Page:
- Case report
- Open Access
Optical coherence tomography findings in methanol toxicity
International Journal of Retina and Vitreousvolume 3, Article number: 36 (2017)
Methanol toxicity poses a significant public health problem in developing countries, and in Southeast Asia, where the most common source of poisoning is via adulterated liquor in local drinks. Methanol toxicity can have devastating visual consequences and retinal specialists should be aware of the features of this toxic optic neuropathy. The authors report a case of severe systemic methanol toxicity and relatively mild optic neuropathy demonstrating unique retinal changes on optical coherence tomography (OCT).
A previously healthy student developed ataxia, difficulty breathing and loss of consciousness hours after drinking homemade alcohol while traveling in Indonesia. She was found to have a serum pH of 6.79 and elevated methanol levels. She was treated with intravenous ethanol, methylprednisolone and sodium bicarbonate. When she awoke she had bilateral central scotomas. At presentation, she had central depression on visual field testing. OCT of the retinal nerve fiber layer (RNFL) was normal but ganglion cell layer analysis (GCL) showed highly selective loss of the nasal fibers in both eyes. Further, OCT of the macula demonstrated inner nuclear layer (INL) microcysts in the corresponding area of selective GCL loss in both eyes.
The selective involvement of the papillomacular bundle fibers is common in toxic optic neuropathies and represents damage to the small caliber axons rich in mitochondria. Despite severe systemic toxicity, the relative sparing of the optic nerve in this case enabled characterization of the evolution of methanol toxicity with segmental GCL involvement and preservation of the RNFL, corresponding to the papillomacular bundle. This is the first reported case of INL microcysts in methanol optic neuropathy and supports that they are a non-specific finding, and may represent preferential damage to the papillomacular bundle.
Methanol, which is also known as wood alcohol, is a common component of antifreeze, photocopier fluid, and perfume. Although uncommon in the United States, methanol toxicity poses a significant public health problem in developing countries, and in Southeast Asia, where the most common source of poisoning is via adulterated liquor in local drinks . Formic acid is a toxic byproduct of methanol metabolism, and it causes tissue hypoxia and lactic acid formation via inhibition of the mitochondrial cytochrome oxidase. Symptoms of toxicity can appear as early as 4 h after methanol ingestion and include nausea, vomiting, headache, vertigo, and confusion. Clinical signs of toxicity include increased serum methanol, metabolic acidosis, rhabdomyolysis, renal failure, shock, and death .
The initial ophthalmologic symptoms of methanol toxicity typically appear 6–48 h post-ingestion and severity of symptoms vary widely from mild progressive and painless decreases in vision to no-light perception vision, dyschromatopsia, scotomata, and photophobia . Pupillary examination may demonstrate dilated, non-reactive pupils. Acutely, the optic disc is hyperemic and edematous, whereas chronically there is optic disc atrophy and pallor [2, 3].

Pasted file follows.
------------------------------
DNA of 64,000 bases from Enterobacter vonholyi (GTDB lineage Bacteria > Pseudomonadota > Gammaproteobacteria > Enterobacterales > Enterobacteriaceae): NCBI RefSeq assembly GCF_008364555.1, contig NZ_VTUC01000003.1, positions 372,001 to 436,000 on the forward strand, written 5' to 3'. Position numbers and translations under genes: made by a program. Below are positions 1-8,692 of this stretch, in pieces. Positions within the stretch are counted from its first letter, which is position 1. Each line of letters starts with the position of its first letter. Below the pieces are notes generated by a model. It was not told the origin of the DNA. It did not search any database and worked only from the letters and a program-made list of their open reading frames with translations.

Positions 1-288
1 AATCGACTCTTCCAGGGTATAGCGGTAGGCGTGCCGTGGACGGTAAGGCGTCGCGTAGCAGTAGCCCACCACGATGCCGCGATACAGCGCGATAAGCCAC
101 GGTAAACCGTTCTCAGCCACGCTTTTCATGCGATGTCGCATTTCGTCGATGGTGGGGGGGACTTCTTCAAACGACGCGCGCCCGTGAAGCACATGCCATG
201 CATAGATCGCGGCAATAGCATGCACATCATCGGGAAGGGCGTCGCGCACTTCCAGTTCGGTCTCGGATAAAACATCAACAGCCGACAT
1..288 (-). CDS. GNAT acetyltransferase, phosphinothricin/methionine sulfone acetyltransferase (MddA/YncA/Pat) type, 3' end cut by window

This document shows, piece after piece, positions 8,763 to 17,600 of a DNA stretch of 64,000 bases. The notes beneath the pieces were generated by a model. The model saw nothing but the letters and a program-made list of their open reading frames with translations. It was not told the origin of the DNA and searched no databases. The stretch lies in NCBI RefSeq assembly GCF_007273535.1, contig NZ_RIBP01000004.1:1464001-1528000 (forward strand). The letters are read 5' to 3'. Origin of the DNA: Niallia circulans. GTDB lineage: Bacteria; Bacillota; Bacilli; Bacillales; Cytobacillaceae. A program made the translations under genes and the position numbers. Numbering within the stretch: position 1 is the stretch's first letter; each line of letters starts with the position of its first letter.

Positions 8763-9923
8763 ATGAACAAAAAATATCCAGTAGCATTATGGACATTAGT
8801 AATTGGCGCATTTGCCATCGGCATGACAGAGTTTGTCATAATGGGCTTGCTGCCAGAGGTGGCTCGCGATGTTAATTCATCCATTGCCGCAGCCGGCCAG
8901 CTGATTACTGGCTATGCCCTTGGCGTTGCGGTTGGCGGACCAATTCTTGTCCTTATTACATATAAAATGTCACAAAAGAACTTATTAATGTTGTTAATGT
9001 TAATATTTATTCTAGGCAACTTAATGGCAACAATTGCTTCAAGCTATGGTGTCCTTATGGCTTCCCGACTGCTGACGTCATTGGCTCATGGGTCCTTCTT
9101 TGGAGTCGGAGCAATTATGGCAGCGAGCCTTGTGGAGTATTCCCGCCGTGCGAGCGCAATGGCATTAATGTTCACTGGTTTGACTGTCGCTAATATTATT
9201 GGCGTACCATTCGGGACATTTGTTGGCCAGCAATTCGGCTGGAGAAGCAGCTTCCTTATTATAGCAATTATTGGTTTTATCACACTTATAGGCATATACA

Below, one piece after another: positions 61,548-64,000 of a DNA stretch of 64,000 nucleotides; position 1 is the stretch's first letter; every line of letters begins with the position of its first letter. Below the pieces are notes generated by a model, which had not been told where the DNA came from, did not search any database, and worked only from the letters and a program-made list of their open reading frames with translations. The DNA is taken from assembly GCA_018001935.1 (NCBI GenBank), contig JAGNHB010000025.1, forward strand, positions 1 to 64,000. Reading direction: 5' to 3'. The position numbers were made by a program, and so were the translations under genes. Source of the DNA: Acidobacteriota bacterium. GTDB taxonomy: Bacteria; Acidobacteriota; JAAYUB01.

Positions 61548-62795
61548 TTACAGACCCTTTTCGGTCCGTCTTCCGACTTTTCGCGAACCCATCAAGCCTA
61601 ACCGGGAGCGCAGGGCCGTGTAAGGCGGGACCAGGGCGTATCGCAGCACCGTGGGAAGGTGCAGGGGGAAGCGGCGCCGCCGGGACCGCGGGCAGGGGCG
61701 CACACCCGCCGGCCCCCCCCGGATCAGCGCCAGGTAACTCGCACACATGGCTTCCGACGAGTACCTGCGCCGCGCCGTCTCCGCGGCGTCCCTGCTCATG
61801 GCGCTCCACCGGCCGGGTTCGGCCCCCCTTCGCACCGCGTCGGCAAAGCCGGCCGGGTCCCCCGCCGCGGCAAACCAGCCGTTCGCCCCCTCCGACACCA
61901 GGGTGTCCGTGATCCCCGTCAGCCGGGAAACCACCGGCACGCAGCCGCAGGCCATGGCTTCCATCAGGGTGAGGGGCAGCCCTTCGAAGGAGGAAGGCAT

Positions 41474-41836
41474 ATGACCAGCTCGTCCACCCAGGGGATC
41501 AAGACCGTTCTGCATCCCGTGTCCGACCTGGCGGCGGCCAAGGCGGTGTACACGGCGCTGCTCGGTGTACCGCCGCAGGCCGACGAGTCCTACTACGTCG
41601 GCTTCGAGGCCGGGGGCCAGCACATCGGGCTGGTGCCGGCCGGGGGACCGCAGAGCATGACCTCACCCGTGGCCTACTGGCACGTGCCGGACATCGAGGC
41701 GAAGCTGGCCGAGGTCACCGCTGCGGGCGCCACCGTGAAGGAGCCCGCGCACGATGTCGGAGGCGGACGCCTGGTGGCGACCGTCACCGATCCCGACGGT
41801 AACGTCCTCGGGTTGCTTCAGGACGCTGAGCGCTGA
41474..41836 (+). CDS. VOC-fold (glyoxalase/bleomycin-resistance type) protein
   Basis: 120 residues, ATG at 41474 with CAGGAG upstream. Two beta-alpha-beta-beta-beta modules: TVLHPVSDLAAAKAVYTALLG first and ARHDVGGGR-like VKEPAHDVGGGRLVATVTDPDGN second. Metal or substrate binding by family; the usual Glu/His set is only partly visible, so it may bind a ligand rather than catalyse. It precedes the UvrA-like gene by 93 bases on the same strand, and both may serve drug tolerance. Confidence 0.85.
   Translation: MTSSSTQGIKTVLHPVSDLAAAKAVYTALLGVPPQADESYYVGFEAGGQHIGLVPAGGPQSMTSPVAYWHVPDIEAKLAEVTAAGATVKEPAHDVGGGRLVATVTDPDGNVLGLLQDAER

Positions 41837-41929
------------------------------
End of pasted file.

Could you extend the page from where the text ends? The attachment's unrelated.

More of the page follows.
The small caliber axons of the papillomacular bundle, serving central vision and rich in mitochondria, are disproportionately affected in methanol-induced optic neuropathy . Microcystic changes in the inner nuclear layer (INL) have previously been described using spectral domain ocular coherence tomography (SD-OCT) as a non-specific findings associated with optic neuropathy from other etiologies . We present the first case of INL microcysts on SD-OCT in a young woman with methanol toxicity and hypothesize it is related to highly specific retinal ganglion cell loss.
A 19-year-old female student who had recently returned from a semester abroad in Indonesia was evaluated for bilateral blurred vision, photophobia and a central scotoma of 4 weeks duration. While in Indonesia, the night prior to symptom onset, she drank alcoholic drinks from street vendors while out with friends. She and her friends each had two shots of homemade “whiskey” with Coca-Cola. In addition, the patient ate two to three homemade chocolates containing a small amount of liquor. She was the only one to eat the liquor-filled chocolates and was the only one in the group who became ill. Later that evening, she developed nausea, vomiting, and had difficulty walking. She awoke the following day with generalized malaise and photophobia. That evening, she became increasingly somnolent and developed labored breathing. She was brought to a local emergency department where she was resuscitated and intubated for apnea. She was found to have a metabolic acidosis with a serum pH of 6.79 and a blood methanol level of 0.60 mg/dL. Urine studies failed to reveal crystals to suggest ethylene glycol poisoning. She was diagnosed with acute methanol toxicity, presumptively secondary to the liquor-filled chocolates. The exact amount of methanol consumed was not known, but it was assumed to be less than 10 mL. She was started on intravenous ethanol, methylprednisolone and sodium bicarbonate with vitamin B12. She required dialysis for treatment of metabolic acidosis.
The following day she was extubated and, upon awakening, noted bilateral blurred central vision and photophobia. In addition to the visual symptoms, she developed extremity weakness, a shuffling gait, microphonia and micrographia. Magnetic resonance imaging of the brain demonstrated classic damage to the basal ganglia associated with methanol poisoning. The T2-weighted scans revealed hyperintense lesions of the putamen bilaterally, consistent with acute hemorrhage, and generalized hyperintensity of the cerebral cortex, consistent with diffuse hypoxic injury. During her hospitalization, an ophthalmologist evaluated her and noted no structural ocular abnormalities.